Public Policy Bulletin (4th Issue - March 2023)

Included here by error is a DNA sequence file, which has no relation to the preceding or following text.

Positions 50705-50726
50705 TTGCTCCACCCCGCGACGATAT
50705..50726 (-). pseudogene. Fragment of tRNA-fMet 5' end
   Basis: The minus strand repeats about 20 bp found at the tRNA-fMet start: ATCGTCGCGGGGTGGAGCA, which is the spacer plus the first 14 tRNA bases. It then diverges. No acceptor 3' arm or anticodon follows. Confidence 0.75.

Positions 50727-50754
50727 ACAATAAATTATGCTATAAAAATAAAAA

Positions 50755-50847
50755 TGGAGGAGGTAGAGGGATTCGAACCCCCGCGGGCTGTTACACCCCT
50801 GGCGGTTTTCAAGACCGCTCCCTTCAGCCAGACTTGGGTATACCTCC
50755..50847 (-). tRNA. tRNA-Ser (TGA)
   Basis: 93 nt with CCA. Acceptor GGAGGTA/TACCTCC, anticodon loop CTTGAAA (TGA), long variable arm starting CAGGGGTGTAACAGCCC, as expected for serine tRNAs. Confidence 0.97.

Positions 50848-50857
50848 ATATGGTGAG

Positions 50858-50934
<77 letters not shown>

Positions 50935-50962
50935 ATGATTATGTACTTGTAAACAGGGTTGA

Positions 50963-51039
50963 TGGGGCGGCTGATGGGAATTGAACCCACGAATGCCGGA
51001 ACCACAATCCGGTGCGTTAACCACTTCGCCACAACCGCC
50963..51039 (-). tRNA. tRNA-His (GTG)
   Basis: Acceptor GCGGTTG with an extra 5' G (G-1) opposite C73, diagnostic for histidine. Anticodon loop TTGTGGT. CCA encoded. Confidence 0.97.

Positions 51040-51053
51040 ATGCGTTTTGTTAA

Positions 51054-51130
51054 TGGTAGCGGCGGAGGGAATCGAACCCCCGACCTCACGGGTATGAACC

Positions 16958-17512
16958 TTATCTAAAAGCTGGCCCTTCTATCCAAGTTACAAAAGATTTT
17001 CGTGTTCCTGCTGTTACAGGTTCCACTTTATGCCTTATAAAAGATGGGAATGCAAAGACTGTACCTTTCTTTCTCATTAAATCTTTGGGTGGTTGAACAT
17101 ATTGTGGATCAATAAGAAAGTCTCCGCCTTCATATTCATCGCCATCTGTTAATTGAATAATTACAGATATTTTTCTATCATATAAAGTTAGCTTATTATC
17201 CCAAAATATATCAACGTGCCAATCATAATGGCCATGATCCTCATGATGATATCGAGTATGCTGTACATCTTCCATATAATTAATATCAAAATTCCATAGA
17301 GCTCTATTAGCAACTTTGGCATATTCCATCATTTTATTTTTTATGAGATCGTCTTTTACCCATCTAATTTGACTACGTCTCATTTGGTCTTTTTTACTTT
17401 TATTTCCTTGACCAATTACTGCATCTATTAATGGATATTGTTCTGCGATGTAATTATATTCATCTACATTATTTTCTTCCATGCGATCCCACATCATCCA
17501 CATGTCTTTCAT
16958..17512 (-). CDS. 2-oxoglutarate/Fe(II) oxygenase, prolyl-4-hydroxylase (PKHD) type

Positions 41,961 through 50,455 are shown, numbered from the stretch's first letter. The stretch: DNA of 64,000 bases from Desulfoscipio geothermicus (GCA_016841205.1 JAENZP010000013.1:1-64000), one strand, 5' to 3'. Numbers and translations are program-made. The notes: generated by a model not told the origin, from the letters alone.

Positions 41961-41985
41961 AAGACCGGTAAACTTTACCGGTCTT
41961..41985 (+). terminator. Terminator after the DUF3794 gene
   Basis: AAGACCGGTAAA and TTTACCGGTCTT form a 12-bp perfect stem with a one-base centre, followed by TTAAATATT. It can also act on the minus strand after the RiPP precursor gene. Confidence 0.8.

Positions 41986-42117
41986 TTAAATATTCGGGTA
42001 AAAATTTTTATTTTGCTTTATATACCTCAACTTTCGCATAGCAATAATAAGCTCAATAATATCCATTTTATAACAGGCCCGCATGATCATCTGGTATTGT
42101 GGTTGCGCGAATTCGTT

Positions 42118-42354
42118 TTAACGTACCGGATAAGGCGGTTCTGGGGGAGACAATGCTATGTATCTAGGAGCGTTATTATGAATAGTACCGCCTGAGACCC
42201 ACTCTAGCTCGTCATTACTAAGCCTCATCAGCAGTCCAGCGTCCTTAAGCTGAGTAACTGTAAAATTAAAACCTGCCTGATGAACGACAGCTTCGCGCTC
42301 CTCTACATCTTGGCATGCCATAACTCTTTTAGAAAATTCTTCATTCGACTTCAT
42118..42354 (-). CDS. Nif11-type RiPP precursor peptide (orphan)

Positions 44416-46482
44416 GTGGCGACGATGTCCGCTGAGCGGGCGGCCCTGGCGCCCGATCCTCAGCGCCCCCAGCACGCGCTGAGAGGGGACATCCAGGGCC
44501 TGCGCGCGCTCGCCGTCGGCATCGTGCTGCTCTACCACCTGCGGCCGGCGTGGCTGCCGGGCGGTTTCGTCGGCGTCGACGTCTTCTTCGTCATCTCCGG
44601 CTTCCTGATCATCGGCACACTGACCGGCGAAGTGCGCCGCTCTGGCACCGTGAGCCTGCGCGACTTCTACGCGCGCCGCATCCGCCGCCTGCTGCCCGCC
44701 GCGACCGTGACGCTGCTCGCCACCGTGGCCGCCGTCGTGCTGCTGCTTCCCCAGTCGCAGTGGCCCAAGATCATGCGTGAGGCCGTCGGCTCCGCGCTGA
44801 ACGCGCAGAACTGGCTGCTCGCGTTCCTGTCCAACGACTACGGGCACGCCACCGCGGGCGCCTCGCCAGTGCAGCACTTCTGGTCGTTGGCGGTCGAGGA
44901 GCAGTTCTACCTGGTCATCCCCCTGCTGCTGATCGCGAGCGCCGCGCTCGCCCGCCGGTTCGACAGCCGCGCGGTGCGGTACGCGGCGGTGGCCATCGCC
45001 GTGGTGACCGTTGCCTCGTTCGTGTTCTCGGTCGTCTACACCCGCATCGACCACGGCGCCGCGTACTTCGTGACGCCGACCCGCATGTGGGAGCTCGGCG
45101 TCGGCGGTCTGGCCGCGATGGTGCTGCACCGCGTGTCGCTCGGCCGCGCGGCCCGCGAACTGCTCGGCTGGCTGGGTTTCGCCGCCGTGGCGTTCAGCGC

2 Study Methodology Qi et al. (2021) first examines the meteorological risk governance system and the climate change adaptation system at the national level by focusing on the related agencies' responsibilities, authority, and bureaucratic structures. Second, the paper analyzes climate risk management actions and the climate change adaptation system in China at the city level through three case studies: Beijing’s flood in 2012, Zhengzhou’s flood in 2021, and Qingdao’s “policy bundling” model. Third, the paper offers policy recommendations based on these findings. Findings and Analysis Overview of China's climate risk governance system China’s climate risk governance framework was initially fragmented, lacking departmental coordination and interdepartmental collaboration. Nevertheless, in March 2018, the Ministry of Emergency Management (MEM) was established to consolidate the functions of emergency rescue, disaster prevention, disaster mitigation, and disaster relief that were previously scattered across many ministries. Moreover, China has developed an extensive operational framework to enhance inter-departmental communication and coordination. The operational framework has integrated six key mechanisms for tackling extreme meteorological and climatic events and managing disaster risks (see Figure 1). Table 2 summarizes the responsibilities of the core coordinating agencies for disaster risk governance. Case Study: The 2012.7.21 flood in Beijing The 2012.7.21 rainstorm in Beijing occurred between July 21 and July 22, 2012. Highways, subways, railways, civil aviation, and other modes of transportation were seriously obstructed. The Beijing Municipal Meteorological Bureau issued multiple early warnings of rainstorms and geological disasters to the public and relevant government units on July 20 and 21. The Flood Control Headquarters also on July 21 raised the flood control emergency response from Level IV to Level II. Heavy precipitation led to severe flooding, affecting 1,602,000 people and causing economic losses of 11.64 billion yuan as well as casualties. After that 2012.7.21 rainstorm, Beijing reformed its meteorological warning and emergency response systems. For example, the revised Beijing Flood Control Emergency Plan stipulates that, when a red rainfall signal is issued, classes in schools and kindergartens must be suspended, and enterprises and institutions can adjust their schedules. Also, the Beijing Early Warning Information Distribution Center was established to ensure that risk information is communicated effectively and in a timely way. In addition, a special sub-headquarters for road traffic flood control has been created to ensure road safety by carrying out prevention measures and organizing rescue and repair work. The reform has substantially reduced the number of people affected and the economic damage caused by subsequent rainstorms in Beijing. Case Study: The 2021.7.20 flood in Zhengzhou Heavy rain began falling in Zhengzhou on July 17, 2021, and gradually intensified into an extreme regional extreme torrential rain. The earliest weather forecasts regarding the 2021.7.20 rainstorm were delivered on July 17. The Zhengzhou Meteorological Station issued seven red rainstorm signals between July 19 and 21. The Zhengzhou Flood Control and Drought Relief Headquarters upgraded the flood control emergency response from Level IV to Level I on July 20. The deluge caused severe disruptions of power facilities, hospitals, and transportation. The catastrophic floods in the Zhengzhou Subway Line 5 and the Jingguang Road Tunnel led to serious casualties. The direct economic losses were more than 65 billion yuan. The paper indicates several weaknesses in Zhengzhou city's risk governance system, including inadequate contingency plans for disaster scenarios, poor risk communication with the public, disconnections between meteorological warnings and the activation of emergency responses, limited collaborations between organizations (e.g., between subway companies and transportation authorities), and weak public participation in disaster risk prevention. Also, the unpreparedness revealed that Zhengzhou did not learn from the Beijing experience in Consultation and information sharing mechanism Disaster emergence responses mechanism Social mobiliztion and participation mechanism Disaster relief material reserve mechanism Decision making and command mechanism Accountable mechanism Despite remarkable progress, climate risk governance in China remains an emerging concept. The meteorological risk governance system for tackling sudden extreme weather, e.g., typhoons, rainstorms, and heatwaves, and the climate adaptation governance system for managing incremental risks, e.g., sea level rise and droughts, are not yet effectively integrated. Figure 2 diaplays a tree identifying the institutions involved in climate change adaptation. Public participation in risk reduction remains scarce because of insufficient public awareness of meteorological and climatic risk prevention. Figure 1 Information Sharing and Decision Making in China Strengthening Climate Risk Governance in China: Disaster risk management and climate change adaptation Public Policy BULLETIN